Stimulant medication for difficulties with attention
Speech/language therapy for language development
Occupational Therapy for motor and visual spatial development.
For many children, therapy or accommodations are not sufficient to support their needs. It is often that these children will need pharmacological intervention to help improve their attentional regulation, impulse control, emotional regulation and/or behavioral self control. Parents should be honest with their pediatrician about medication as well as ask several questions about ensuring the best care.
Questions Parents Should Ask When Determining If Medication Is The Right Choice For Your Child:
What are the side effects of the medication? All medications have side effects and it is important to be aware of what to possibly look out for.
How long should the child be on medication? It is important to ascertain if the medication is likely a temporarily solution or long-term.
What therapies would be beneficial for the child to participate in while taking medication? It is often that medication alone is not sufficient. Children will often benefit from specific therapies and interventions to help teach emotional and behavioral regulation.
Who should I tell? My advice about medication is to always inform the academic staff as to when a child starts medication. Many times, the teacher would be able to have a greater watch over the child and monitor whether or not there are experiencing any negative side effects.
Medication is often warranted in a child’s treatment regime. It is always important for parents to ask good questions and work with a treatment team in order to ensure the best success of their child’s social and emotional development.
https://nspt4kids.wpengine.com/wp-content/uploads/2016/05/nspt_2-color-logo_noclaims.png00Dr. Greg Stasihttps://nspt4kids.wpengine.com/wp-content/uploads/2016/05/nspt_2-color-logo_noclaims.pngDr. Greg Stasi2013-05-02 11:14:482014-04-21 19:16:13Questions About Medication For Children
If you have a brother, nephew, uncle or some other member in your family with certain special needs, you will want to be cautious and mindful that many neurodevelopmental conditions have a high genetic component. Recent studies have indicated that genetics account for 70 to 80 percent of the risk of having Attention Deficit Hyperactivity Disorder. A 2004 study indicated that there is considerable evidence that demonstrates that genetics play a major role in the risk of having an anxiety disorder. It is important to realize that the risk factors are high; however, they are not necessarily 100%. This simply means that just because a parent or relative has a neurodevelopmental disorder, it does not mean that the child will exhibit the condition. What it does indicate is that the child is at a higher risk for the condition.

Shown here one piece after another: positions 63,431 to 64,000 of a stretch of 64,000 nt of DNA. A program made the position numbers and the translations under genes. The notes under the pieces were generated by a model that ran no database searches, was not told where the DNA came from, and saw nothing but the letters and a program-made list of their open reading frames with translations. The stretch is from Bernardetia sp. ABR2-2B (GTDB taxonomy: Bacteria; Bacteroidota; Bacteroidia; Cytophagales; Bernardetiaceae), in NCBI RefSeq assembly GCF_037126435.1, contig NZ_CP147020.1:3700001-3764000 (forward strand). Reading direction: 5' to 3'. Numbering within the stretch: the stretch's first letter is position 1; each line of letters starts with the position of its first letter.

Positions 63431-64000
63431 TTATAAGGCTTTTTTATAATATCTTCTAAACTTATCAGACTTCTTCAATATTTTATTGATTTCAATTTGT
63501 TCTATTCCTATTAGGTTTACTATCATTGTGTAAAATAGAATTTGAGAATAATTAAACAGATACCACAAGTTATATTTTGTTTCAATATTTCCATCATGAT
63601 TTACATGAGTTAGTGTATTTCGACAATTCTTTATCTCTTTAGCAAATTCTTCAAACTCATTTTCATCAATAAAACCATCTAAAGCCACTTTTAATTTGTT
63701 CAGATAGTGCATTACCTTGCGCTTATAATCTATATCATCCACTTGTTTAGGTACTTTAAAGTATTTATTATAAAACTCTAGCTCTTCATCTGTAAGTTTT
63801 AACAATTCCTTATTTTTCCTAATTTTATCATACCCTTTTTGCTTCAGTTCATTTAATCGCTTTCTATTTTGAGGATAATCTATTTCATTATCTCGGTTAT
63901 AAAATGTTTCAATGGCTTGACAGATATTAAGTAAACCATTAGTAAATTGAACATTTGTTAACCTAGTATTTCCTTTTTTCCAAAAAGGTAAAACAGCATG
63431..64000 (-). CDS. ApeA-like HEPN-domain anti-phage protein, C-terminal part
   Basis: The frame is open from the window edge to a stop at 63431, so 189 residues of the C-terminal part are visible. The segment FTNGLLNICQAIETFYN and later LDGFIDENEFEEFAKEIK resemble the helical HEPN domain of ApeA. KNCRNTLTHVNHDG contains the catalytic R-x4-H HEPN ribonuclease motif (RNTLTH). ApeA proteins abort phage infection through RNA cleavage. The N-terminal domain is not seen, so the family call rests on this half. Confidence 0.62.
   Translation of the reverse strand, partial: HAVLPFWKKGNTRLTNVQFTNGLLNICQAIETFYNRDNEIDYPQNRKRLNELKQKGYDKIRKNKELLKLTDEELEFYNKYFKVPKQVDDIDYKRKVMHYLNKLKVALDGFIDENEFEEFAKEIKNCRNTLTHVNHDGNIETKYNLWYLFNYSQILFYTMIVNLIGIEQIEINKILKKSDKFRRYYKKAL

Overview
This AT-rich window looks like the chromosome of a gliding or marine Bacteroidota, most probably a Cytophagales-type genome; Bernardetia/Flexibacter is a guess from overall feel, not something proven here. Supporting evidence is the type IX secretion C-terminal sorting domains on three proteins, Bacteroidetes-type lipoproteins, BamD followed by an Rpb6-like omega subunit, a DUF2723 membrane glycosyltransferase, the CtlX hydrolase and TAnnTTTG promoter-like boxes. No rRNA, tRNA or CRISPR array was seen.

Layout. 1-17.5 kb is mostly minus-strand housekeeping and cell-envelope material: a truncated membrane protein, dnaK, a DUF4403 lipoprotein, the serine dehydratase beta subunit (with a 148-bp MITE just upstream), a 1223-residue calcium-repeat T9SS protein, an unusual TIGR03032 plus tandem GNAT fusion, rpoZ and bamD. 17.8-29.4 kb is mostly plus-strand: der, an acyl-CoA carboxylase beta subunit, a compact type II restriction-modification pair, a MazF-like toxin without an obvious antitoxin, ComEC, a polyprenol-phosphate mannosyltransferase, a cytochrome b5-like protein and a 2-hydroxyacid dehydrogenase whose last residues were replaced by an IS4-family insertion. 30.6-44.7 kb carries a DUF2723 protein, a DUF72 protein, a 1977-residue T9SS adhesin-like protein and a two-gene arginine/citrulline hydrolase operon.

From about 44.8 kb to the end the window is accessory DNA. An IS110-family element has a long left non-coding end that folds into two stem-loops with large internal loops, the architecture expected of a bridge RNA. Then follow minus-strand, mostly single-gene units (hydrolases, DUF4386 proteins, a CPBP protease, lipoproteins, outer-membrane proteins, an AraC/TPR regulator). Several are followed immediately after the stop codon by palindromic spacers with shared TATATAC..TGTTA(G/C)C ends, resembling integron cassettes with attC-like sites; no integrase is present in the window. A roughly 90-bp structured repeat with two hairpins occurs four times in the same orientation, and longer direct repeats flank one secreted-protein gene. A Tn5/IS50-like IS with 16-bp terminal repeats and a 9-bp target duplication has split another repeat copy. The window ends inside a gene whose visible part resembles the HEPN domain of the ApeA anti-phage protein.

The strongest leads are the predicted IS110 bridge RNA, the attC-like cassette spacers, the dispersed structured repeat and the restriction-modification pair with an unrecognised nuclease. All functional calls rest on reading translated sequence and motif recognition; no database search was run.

As a parent, it is important to realize that your child may be at risk for a condition if a relative has that same condition. Do not be alarmed; instead, be aware. Always pay attention to any concerns, seek out advice from your pediatrician, psychologist and/or developmental therapist.
There are numerous possible warning signs for the purpose of this blog; however, below is what to be on the lookout for:
• Does the child shy away from peers?
• Does the child have sleep onset issues?
• Does the child engage in behaviors such as picking, biting nails, pacing, etc.?
• Are there fixed routines that the child engages in?
The information above should not be considered to be a diagnostic check sheet, but rather possible concerns that might require further assessment. Parents, if you know that there is a family history of a neurodevelopmental condition and you see any of the above signs or symptoms expressed in your child, it is then time to seek further guidance.
https://nspt4kids.wpengine.com/wp-content/uploads/2016/05/nspt_2-color-logo_noclaims.png00Dr. Greg Stasihttps://nspt4kids.wpengine.com/wp-content/uploads/2016/05/nspt_2-color-logo_noclaims.pngDr. Greg Stasi2013-04-17 10:38:582014-04-23 18:22:25Family History and Kids with Special Needs
Many parents are often worried and cautious about their child’s transition from kindergarten to first grade. There are unanswered questions and concerns that the child faces. Oftentimes it may prove beneficial for the child to repeat kindergarten and have another year to develop pre-academic and social skills.
Questions that need to be kept in mind when deciding about holding the child back or moving him or her forward include:
How is your child doing with learning basic academic skills? Is he or she learning all letters, letter sounds, numbers, etc? Is this an area that would need further guidance and assistance?
How is the child doing socially and emotionally? Is your child able to transition readily from the house to the school environment? Does your child have friends and engage in appropriate play with others? How does your child deal with changes in routine?